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INVASIVE PLANT SPECIES DISTRIBUTION
AND ABUNDANCE
IN ACADIA NATIONAL PARK

National Park Technical Report NPS/NER/NRTR--2004/003

Craig W. Greene, Jill E. Weber, Sally C. Rooney,
and Karen B. Anderson

Craig W. Greene
College of the Atlantic
105 Eden Street
Bar Harbor, Maine 04609

Jill E. Weber
Botanist / Ecologist
9 Cedar Avenue
Bar Harbor, Maine 04609

Sally C. Rooney
Botanist / Ecologist
R. R. 1 Box 4030
Sedgwick, Maine 04676

Karen B. Anderson
Acadia National Park
P.O. Box 177
Bar Harbor, Maine 04609

 

December 2004

U.S. Department of the Interior
National Park Service
Northeast Region
Boston, Massachusetts

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Executive Summary

The Park Service has a mandate to preserve native species diversity and natural ecosystems. Invasive plant species can decrease native plant diversity and disrupt ecosystems. This report presents the results of an inventory of the distribution and abundance of 24 invasive plant taxa in Acadia National Park.

Acadia National Park is located in east-coastal Maine. Three main units comprise the majority of its holdings: Mount Desert Island, Schoodic Peninsula and Isle au Haut. The current inventory was limited to the Mount Desert Island Unit.

The scope of the invasive plant distribution and abundance inventory was narrowed to sites with known disturbance history and areas proximal to them. De novo searches were made in areas likely to harbor invasive plants. These sites included the many old estates and other locations that were inhabited prior to Park ownership, areas disturbed by Park construction projects, carriage roads and sites with proximity to boundaries where invasive species might enter Park property. Additionally, much of the eastern portion of ACAD burned in 1947 as the result of a wildfire, a catastrophic disturbance which created habitat for invasive plant species.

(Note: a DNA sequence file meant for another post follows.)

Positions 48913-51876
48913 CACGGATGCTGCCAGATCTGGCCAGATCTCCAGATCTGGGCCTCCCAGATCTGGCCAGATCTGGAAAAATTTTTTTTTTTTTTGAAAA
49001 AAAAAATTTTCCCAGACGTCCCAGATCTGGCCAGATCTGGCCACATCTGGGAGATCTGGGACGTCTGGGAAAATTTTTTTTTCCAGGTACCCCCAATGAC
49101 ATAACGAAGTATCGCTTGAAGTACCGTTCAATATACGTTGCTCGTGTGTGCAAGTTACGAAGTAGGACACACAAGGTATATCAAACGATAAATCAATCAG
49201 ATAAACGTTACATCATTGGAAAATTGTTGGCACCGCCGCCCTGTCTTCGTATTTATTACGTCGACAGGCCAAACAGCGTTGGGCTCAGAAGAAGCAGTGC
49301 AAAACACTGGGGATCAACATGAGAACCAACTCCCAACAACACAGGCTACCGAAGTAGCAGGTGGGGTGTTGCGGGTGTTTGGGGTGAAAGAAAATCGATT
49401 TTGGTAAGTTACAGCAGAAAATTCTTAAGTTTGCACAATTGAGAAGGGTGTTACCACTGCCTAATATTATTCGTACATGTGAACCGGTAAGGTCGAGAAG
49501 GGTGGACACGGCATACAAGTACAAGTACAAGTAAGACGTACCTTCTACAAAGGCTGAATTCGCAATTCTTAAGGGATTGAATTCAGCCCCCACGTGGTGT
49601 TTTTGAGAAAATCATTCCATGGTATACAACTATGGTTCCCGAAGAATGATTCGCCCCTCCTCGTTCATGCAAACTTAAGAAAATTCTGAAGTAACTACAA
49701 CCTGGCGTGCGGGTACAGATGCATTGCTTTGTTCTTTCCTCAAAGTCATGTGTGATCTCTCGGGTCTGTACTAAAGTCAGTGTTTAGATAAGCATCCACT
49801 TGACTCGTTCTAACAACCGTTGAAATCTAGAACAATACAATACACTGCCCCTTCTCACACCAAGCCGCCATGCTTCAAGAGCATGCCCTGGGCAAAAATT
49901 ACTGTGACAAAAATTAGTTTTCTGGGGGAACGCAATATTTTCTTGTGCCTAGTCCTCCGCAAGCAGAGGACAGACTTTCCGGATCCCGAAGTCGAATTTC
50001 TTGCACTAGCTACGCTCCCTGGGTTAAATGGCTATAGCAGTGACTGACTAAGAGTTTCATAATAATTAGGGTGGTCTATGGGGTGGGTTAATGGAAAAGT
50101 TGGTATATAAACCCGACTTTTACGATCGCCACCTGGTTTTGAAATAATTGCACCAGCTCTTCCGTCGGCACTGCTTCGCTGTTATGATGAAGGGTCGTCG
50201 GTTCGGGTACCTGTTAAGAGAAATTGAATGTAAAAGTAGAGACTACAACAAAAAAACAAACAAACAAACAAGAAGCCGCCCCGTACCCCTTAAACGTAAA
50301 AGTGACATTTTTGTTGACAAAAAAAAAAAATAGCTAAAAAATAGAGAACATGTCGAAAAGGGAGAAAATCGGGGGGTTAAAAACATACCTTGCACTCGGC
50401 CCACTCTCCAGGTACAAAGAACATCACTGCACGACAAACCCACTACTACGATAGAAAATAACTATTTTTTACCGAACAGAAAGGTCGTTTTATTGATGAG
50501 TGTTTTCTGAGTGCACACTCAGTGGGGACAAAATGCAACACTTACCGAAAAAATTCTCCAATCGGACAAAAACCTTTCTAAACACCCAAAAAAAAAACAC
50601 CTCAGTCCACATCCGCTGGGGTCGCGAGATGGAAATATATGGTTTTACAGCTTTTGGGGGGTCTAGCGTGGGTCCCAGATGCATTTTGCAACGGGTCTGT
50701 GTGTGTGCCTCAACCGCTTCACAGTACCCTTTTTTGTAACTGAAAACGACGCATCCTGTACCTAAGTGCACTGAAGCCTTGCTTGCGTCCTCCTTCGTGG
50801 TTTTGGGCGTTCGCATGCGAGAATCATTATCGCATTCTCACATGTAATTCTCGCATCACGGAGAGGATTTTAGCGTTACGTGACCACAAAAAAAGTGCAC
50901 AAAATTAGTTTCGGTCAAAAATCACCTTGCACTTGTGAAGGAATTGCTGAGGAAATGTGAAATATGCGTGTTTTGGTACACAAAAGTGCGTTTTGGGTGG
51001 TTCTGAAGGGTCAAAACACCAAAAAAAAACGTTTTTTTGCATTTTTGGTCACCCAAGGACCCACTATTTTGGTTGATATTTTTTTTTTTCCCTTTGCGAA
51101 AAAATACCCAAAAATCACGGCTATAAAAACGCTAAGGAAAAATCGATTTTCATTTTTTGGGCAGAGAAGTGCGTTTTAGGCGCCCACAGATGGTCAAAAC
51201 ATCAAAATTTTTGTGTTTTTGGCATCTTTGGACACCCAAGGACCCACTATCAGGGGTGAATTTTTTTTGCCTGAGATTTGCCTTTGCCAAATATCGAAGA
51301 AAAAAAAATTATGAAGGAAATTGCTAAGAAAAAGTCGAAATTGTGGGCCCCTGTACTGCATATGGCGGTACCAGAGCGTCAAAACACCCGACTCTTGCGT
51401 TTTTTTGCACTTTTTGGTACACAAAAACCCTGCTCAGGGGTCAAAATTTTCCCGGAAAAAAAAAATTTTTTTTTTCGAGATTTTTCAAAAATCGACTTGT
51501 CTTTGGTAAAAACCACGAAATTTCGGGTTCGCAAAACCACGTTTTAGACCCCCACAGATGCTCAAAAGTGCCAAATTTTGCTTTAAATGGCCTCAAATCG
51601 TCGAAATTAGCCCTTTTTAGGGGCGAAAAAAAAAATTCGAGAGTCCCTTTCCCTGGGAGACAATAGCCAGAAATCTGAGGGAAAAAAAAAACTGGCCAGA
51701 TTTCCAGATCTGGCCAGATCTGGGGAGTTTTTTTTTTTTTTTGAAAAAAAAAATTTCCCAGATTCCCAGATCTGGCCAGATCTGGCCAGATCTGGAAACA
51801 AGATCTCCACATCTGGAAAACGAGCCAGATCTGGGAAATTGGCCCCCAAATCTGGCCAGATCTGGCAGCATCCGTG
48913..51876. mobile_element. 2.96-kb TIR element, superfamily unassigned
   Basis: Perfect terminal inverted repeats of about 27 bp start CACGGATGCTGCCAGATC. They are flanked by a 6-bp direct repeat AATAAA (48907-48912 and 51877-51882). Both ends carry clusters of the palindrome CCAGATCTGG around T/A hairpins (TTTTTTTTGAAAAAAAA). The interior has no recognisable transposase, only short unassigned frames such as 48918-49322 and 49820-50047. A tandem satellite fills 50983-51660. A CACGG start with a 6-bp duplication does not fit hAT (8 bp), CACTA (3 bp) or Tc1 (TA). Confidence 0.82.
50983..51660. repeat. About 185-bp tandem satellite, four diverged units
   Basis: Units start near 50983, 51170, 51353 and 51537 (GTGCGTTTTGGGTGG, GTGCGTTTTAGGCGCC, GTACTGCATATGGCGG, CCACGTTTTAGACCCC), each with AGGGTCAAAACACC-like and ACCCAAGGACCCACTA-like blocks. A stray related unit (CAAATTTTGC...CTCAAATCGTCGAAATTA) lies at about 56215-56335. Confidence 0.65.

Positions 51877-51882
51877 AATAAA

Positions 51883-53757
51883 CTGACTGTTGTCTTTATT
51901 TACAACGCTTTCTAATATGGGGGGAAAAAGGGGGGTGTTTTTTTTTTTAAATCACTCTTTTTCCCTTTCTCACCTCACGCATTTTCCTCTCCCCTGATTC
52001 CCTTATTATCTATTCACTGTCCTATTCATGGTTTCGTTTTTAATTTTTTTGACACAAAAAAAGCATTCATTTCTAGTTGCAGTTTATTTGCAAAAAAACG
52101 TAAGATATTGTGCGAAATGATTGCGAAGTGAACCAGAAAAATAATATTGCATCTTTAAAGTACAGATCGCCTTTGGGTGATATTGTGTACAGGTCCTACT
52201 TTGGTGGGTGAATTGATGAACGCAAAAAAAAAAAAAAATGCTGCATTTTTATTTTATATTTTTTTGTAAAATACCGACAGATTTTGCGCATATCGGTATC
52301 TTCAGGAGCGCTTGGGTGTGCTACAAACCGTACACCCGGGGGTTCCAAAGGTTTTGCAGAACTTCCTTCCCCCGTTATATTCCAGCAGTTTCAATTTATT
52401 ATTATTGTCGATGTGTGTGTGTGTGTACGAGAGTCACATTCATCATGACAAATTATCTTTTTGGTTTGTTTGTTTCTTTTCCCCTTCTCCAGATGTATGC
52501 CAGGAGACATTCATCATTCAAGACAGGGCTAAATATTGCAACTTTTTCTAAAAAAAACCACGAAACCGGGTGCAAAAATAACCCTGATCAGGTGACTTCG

About 600 invasive plant sites were documented by the inventory. Of the 24 taxa inventoried, alder-buckthorn, non-native honeysuckles and Japanese barberry occur at the greatest number of sites. Japanese barberry is also the most widely distributed species and can colonize natural areas, as well as the disturbed sites where it would be expected. The majority of documented invasive species occurrences are on the east side of Acadia National Park, within the extent of the 1947 wildfire. Specifically, invasive species sites are concentrated in the area around Great Meadow and Sieur du Monts Spring, and the number of plants per site is higher there than in other parts of the Park. Only three of the taxa inventoried, were listed in a flora of Mount Desert Island published in 1894; all but one taxon was listed as occurring here when a regional flora was published in 1950. The results of the current inventory suggest the best strategy for invasive plant species management at Acadia National Park is by site rather than by species.

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The file for this report is large, therefore it has been divided into eight pdf files. Click on a file to open it

pdf file 1
Executive Summary
Acknowledgements
Objectives
Background
Methods

pdf file 2 Results
Amur maple
Norway maple
Garlic mustard

pdf file 3 Results
Ottawa barberry
Japanese Barberry
Common barberry
European bittercress

pdf file 4 Results
Oriental bittersweet
Canada thistle
Winged euonymous
Japanese knotweed

pdf file 5 Results
Alder buckthorn
Shrubby St. Johnswort
Privet species
Japanese honeysuckle

pdf file 6 Results
Honeysuckle species
Forest woodrush
Moneywort
Ninebark

pdf file 7 Results
Black Locust
Multiflora rose
Bittersweet nightshade
Coltsfoot
Cowvetch

pdf file 8
Summary
Literature Cited